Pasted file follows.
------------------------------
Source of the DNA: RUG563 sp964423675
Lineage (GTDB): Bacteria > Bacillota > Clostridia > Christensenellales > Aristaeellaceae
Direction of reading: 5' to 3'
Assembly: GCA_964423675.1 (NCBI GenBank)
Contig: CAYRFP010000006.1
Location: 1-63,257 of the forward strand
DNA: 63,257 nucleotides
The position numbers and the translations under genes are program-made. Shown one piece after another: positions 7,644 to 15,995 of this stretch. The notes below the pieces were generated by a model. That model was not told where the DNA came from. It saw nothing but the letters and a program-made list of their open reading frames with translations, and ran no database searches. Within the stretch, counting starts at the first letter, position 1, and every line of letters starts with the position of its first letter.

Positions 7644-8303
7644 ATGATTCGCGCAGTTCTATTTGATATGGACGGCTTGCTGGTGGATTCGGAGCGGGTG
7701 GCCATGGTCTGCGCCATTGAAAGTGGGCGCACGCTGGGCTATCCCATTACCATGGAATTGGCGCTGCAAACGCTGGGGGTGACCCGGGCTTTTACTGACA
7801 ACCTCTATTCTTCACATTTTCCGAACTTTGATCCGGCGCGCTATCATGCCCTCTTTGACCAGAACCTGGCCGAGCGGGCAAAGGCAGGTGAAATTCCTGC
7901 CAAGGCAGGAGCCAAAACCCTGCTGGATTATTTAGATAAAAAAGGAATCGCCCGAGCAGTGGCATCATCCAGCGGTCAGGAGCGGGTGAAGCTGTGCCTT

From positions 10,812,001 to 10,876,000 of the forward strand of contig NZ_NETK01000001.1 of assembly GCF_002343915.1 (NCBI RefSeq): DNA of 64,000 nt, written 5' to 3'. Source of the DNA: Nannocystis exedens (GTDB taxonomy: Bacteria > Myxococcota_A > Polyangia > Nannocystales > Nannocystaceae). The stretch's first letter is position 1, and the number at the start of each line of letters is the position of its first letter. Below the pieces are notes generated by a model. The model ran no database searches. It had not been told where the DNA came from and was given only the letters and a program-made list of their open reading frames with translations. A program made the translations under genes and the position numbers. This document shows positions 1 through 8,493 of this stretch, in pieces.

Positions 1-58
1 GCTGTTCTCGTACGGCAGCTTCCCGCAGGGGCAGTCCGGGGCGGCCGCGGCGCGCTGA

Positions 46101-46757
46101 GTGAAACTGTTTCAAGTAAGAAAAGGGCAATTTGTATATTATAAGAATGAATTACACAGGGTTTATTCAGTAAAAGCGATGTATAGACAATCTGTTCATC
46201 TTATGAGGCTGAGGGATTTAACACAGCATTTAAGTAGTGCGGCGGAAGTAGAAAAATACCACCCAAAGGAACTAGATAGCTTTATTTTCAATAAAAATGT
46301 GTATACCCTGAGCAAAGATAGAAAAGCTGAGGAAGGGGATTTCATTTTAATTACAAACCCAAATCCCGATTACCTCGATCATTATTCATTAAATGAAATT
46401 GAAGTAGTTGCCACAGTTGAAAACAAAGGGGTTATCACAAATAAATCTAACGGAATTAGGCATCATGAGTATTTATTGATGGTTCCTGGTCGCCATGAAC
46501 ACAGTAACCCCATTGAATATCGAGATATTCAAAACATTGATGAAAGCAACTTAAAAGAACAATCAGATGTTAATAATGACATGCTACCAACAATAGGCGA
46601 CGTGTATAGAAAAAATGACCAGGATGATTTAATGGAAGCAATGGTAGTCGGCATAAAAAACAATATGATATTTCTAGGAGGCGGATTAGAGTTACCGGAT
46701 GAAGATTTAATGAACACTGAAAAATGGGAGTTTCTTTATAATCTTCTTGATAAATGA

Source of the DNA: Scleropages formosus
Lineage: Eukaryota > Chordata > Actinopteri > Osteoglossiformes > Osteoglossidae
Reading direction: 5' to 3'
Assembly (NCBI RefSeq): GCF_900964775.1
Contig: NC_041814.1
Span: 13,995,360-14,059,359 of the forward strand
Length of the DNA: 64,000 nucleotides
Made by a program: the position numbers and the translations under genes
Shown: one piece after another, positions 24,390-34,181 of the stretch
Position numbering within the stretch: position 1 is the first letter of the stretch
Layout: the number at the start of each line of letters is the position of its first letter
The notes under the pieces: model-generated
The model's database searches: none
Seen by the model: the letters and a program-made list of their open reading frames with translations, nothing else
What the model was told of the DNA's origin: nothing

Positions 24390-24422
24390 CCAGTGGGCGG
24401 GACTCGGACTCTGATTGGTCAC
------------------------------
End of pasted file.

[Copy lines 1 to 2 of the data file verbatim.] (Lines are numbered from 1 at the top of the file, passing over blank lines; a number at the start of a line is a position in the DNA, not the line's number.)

Source of the DNA: RUG563 sp964423675
Lineage (GTDB): Bacteria > Bacillota > Clostridia > Christensenellales > Aristaeellaceae